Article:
Tuesday, 22 February 2011


I'd like to say this is a frequently asked question. It ain't. Non-writers don't give a stuff how long novels should be. Experienced writers know already. Some novice writers think the rules don't apply to them.

So for those of you who care, the average adult novel is 88,000 words long. Chapters, in my experience, work well up to 4-5,000 words, but are often better when shorter - especially at the beginning of a novel. A 'scene' (i.e. a continuous dramatic unit) should be a minimum of 1,000 words, and can span several chapters.

Some category fiction (Harlequin Mills and Boon) has a maximum of 55,000 words, some chick lit imprints (Little Black Dress) are 60-80,000 and not a word more. These publishers are VERY STRICT about this.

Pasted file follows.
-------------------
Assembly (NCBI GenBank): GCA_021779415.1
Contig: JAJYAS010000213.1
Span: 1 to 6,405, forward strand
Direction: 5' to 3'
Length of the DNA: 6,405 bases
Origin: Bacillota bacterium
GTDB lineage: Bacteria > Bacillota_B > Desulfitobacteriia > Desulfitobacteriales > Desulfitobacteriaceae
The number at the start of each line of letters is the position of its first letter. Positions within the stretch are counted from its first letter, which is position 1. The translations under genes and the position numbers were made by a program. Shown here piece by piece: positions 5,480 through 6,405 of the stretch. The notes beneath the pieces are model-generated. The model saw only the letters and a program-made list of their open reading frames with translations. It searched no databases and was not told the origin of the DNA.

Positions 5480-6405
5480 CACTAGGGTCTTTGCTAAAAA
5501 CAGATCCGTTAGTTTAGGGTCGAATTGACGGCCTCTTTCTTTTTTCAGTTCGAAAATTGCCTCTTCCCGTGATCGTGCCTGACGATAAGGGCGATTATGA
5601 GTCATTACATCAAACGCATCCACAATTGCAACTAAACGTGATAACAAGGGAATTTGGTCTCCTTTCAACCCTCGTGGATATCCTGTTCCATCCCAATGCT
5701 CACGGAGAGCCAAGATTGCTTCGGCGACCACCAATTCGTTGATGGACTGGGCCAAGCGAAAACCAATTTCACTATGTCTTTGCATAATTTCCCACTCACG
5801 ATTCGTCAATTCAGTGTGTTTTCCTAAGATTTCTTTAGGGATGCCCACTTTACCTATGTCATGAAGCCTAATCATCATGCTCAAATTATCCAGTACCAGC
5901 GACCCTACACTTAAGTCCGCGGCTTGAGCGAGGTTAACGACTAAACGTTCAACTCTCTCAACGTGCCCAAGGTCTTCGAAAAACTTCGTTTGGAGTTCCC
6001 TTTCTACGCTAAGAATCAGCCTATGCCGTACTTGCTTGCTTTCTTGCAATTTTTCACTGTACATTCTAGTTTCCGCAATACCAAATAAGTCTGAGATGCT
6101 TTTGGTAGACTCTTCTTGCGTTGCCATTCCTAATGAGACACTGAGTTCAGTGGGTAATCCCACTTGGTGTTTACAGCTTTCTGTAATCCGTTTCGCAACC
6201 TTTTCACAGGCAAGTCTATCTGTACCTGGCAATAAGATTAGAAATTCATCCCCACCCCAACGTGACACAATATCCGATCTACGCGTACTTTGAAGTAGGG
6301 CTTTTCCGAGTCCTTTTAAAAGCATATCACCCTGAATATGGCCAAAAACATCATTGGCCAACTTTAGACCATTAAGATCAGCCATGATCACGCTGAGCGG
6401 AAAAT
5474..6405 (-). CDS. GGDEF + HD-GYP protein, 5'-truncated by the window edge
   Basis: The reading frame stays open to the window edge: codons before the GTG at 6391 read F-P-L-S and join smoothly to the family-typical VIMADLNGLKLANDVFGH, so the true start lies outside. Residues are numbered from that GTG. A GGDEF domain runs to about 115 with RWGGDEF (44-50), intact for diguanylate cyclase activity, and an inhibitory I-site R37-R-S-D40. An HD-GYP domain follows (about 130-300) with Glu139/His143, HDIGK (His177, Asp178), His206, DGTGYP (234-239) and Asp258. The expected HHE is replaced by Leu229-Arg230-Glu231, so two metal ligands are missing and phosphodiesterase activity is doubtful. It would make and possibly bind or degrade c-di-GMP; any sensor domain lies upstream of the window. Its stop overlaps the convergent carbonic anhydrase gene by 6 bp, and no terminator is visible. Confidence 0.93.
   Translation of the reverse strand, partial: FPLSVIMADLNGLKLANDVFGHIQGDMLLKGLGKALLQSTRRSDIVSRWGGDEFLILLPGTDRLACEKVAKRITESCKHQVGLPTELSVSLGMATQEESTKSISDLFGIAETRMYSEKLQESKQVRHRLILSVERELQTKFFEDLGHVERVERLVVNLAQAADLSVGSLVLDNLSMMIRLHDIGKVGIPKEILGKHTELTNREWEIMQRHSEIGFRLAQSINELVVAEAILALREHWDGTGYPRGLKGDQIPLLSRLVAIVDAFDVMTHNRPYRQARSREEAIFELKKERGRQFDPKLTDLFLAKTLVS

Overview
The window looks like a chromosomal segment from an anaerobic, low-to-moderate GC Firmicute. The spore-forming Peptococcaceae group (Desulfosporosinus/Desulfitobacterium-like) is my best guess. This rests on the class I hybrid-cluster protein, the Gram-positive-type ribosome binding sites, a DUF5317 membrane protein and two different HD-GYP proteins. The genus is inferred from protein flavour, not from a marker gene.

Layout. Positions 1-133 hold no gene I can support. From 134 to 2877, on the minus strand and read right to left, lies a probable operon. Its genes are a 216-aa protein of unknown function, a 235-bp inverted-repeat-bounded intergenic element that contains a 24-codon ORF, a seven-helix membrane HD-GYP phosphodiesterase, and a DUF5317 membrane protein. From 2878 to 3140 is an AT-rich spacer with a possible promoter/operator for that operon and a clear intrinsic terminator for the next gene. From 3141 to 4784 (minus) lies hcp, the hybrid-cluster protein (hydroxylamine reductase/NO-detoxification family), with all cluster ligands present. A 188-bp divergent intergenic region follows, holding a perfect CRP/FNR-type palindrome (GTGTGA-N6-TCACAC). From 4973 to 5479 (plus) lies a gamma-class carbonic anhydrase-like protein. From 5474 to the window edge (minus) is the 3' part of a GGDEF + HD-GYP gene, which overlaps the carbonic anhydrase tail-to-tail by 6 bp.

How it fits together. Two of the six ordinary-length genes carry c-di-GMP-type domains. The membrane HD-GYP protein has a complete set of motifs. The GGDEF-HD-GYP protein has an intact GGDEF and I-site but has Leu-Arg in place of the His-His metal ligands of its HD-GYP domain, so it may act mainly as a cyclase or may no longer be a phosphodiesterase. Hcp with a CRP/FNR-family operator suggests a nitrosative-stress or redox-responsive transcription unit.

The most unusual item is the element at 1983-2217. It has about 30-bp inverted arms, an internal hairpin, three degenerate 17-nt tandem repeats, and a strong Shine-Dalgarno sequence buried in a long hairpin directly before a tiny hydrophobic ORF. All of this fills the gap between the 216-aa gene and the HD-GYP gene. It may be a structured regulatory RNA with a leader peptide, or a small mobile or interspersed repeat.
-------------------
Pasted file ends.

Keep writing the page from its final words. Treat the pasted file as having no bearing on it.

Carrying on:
Children's novels are different lengths. In the 9-12 age group, 50-60,000 seems to be about the limit, but 40,000 might be a more comfortable read.

Some novels are much, much longer. English language Indian novels all seemed to be about 250,000 words in the 1990s. This seems to have gone out of style, however, and would be a hard sell in today's climate.

A novelist might write 250,000 words in the course of producing a novel, but many of them would be edited out, or written over, to leave an 88,000-word highly polished gem.

I had a furious argument with another novice writer about this. He insisted, quite violently, that his 250,000 word megabrick would buck the trend. I had to give way in the end. His novel didn't get published, but I'm not sure if that was because of the length or the fact it didn't make sense.

More Ways of Working/Drafting...

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